(Host) Two Northeast Kingdom towns will vote next month on whether to have an abandoned asbestos mine declared a Superfund hazardous waste site.
The state argues that the Superfund listing could bring in federal money to clean up the site.
But as VPR’s John Dillon reports, residents worry about the impact on their property values.
(Dillon) State environmental officials stood before a skeptical crowd in Eden this week and tried to make the case that the government was there to help. George Desch heads the state’s hazardous waste program.
(Desch) "We think the site should be a Superfund site because it’s massive, because of the scope of it, because we think ultimately it’s the only way we get the resources that are necessary to clean up the site. We’ve made this pitch before; I’m not going to bore you with that."
(Dillon) The asbestos mine on Belvedere Mountain shut down almost 20 years ago. But its legacy lives on in the form of huge piles of asbestos waste. The federal Environmental Protection Agency says the fibers could be hazardous if they’re inhaled. Environmental scientists also worry that the asbestos waste is polluting nearby streams and wetlands.
Cleaning up the site in Eden and nearby Lowell could cost up to $200 million.
A private developer says he could use the site -once it’s cleaned up – for a biomass plant. But judging from the reaction in Eden, there’s not much support for either idea.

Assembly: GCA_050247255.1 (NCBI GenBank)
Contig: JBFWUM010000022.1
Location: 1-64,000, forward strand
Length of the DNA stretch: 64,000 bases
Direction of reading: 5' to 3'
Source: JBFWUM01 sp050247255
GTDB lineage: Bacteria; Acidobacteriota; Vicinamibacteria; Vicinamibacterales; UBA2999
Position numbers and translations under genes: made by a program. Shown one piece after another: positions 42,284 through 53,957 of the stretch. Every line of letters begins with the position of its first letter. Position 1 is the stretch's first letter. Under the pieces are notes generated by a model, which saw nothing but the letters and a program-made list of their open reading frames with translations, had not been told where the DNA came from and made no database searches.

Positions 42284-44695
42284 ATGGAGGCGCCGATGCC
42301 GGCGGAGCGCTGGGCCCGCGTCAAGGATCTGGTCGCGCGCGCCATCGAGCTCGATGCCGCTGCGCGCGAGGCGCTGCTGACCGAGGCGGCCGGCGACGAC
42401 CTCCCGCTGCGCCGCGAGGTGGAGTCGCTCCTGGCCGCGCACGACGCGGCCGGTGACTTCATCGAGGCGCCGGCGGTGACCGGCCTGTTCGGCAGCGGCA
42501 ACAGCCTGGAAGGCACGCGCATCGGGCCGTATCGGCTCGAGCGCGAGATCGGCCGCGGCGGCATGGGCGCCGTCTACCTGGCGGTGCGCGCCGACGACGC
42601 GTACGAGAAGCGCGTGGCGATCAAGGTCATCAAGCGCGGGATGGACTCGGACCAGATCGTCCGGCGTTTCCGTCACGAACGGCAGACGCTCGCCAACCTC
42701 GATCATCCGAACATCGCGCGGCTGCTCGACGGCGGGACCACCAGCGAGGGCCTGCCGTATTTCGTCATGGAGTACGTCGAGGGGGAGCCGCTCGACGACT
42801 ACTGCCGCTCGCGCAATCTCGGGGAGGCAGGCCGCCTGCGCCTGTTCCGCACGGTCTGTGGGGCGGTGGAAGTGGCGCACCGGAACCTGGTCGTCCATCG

(Wright) "Forgive me if I don’t go along with the program, but it ain’t all that ugly."
(Dillon) Peter Wright says he’s lived near the mine his whole life and isn’t worried about the waste piles.
(Wright) "As far as I’m concerned you folks can just leave the mine alone. We don’t need your biomass plant. It isn’t going to do anything for us. It’s at best 20 years down the road. I won’t live to see it. All you’re going to do is destroy the property values that exist if we do anything. I would suggest that the government get the hell our of our business. Take the EPA and go home."
(Dillon) Resident Dennis Liddy had the same concerns.
(Liddy) "What’s that going to do to the property values when we go to sell our property? What happens in a Superfund site? Are we going to able to sell their homes for more than fair market value or at least at fair market value?"
(Dillon) State environmental official John Schmeltzer said he’s tried to research that question.
(Schmeltzer) "It depends on the site. I think in a lot of places it’s not the Superfund, the naming of the site as a Superfund, that’s causing the issue. It’s the fact that you have an unresolved issue with a contaminant source."
(Dillon) Schmeltzer and other officials said the state would not pursue the Superfund designation if the towns reject the idea at Town Meeting.
For VPR News, I’m John Dillon.